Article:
After observing and speaking with the overseas tourists that I have come in contact with, I believe that the source of this tension comes from an idea that Australia is not a culture underpinned or directly informed by creative expression. For many years I have entertained designers from all corners of the world. Typically over drinks, a meal or a tour of Sydney or Melbourne, I ask these visitors: “So, what are the things you want to do while you’re in Australia?” It doesn’t matter if the designer is American, Korean, German, French, Spanish, or Japanese, the most popular responses are always that they want to hold a Koala, see the Great Barrier Reef, and see Indigenous art. Is it any wonder that so few Australian designers are invited to speak overseas about their design expression?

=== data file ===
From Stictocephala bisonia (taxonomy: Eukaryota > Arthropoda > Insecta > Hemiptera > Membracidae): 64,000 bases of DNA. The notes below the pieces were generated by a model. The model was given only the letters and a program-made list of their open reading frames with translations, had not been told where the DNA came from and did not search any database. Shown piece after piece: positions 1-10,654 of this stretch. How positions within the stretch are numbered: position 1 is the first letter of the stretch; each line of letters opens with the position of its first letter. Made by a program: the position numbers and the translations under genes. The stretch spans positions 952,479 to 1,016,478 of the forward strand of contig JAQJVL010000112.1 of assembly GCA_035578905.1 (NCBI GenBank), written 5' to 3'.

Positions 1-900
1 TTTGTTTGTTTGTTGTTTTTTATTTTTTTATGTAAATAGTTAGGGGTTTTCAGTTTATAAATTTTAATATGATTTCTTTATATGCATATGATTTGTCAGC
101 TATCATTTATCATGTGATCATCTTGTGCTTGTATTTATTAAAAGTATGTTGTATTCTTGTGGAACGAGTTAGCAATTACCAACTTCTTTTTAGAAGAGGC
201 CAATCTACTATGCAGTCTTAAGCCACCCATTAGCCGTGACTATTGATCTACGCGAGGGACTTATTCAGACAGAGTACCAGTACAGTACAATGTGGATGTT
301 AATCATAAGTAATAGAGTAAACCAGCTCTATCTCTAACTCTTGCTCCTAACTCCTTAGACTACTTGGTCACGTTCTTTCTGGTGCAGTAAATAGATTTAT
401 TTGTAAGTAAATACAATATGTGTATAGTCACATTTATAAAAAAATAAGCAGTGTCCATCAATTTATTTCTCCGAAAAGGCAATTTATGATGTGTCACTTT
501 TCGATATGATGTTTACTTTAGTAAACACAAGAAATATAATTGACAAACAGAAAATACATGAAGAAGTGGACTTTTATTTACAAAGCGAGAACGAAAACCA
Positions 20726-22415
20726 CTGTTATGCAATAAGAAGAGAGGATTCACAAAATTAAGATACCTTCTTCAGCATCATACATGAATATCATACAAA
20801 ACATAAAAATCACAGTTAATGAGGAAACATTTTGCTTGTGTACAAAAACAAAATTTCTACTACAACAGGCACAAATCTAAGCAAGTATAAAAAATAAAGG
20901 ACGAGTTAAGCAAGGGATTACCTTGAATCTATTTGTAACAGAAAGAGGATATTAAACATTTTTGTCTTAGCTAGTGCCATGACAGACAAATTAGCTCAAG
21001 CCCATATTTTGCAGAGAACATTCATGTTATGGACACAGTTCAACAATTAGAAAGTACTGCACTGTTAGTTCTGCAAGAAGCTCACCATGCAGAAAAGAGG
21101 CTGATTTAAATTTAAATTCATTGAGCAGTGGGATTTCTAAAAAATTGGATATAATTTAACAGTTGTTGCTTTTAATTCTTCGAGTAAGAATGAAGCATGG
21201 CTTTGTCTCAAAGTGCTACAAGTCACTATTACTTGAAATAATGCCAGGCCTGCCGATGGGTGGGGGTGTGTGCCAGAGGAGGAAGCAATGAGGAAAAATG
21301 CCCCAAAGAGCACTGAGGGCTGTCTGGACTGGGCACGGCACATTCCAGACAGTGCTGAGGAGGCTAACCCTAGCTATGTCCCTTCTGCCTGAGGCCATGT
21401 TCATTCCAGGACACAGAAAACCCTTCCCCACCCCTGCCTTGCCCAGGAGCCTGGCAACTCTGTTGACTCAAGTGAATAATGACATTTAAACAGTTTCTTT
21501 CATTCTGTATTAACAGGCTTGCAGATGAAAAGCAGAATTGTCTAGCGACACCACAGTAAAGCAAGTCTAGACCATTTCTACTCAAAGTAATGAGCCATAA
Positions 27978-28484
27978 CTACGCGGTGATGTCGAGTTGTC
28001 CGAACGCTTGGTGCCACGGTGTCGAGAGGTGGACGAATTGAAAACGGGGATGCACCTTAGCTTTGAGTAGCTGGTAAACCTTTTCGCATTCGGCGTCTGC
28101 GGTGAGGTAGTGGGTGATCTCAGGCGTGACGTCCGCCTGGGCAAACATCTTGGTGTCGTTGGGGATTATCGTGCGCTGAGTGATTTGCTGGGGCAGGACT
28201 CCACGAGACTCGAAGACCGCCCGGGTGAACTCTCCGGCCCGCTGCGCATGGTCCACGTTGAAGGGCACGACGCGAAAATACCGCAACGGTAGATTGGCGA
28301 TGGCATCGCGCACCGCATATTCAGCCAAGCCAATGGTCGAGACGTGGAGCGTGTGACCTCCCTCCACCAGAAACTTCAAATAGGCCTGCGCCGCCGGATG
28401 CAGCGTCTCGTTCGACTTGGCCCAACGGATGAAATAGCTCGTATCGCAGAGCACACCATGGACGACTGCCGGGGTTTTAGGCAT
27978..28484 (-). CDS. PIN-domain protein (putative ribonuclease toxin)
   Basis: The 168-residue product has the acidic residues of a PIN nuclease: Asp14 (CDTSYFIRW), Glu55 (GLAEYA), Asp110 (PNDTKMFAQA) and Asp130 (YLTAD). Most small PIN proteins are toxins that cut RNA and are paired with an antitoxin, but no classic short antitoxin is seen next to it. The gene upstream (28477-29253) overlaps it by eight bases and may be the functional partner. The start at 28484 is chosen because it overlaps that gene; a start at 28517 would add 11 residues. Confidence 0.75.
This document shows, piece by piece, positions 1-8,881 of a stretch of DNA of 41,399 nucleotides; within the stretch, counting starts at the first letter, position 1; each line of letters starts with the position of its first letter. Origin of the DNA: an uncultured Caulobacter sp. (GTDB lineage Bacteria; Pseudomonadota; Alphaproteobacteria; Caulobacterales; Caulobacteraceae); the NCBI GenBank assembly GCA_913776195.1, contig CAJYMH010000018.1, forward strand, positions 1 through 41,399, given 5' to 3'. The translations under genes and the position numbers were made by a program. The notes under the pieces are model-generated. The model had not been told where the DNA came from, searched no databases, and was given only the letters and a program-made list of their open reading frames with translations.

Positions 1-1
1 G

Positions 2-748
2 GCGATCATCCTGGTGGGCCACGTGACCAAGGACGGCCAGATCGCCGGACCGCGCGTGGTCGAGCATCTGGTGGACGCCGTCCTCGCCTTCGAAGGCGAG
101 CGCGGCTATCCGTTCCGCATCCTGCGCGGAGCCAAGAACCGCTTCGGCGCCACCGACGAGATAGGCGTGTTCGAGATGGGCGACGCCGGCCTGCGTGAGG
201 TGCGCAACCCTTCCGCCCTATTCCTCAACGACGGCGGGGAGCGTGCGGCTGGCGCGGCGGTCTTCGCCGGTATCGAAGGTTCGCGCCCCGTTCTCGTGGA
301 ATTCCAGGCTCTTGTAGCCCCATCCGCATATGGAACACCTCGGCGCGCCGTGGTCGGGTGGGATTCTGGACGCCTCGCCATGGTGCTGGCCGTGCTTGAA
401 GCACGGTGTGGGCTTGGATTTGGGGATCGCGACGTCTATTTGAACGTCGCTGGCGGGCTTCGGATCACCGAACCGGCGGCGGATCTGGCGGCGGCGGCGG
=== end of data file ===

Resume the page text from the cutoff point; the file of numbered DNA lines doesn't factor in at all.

Australia as a culture does not adequately recognize or value creative expression, and this, combined with the development of marketing, the rise of inexpensive graphics computers and a new lifestyle that fosters the idea that anyone can create and solve creative problems, is what fuels the tension in Australian creativity.

So Australia’s creatives leave our shores in droves and on the whole we are not a destination known for our creativity. There are a lot of factors that make it difficult for creativity to become the prominent part of our cultural make up that it deserves to be and I believe that the current state of creativity in Australia calls for a range of intelligent, bold and compelling approaches from and by designers and creative types.

We as creative people need to set ourselves the task of communicating who we are and what we do in more compelling ways. Some of us are able to tell this story through our work, yet many of us need to develop a fresh layer around what we do that connects our approach and output with the outside world.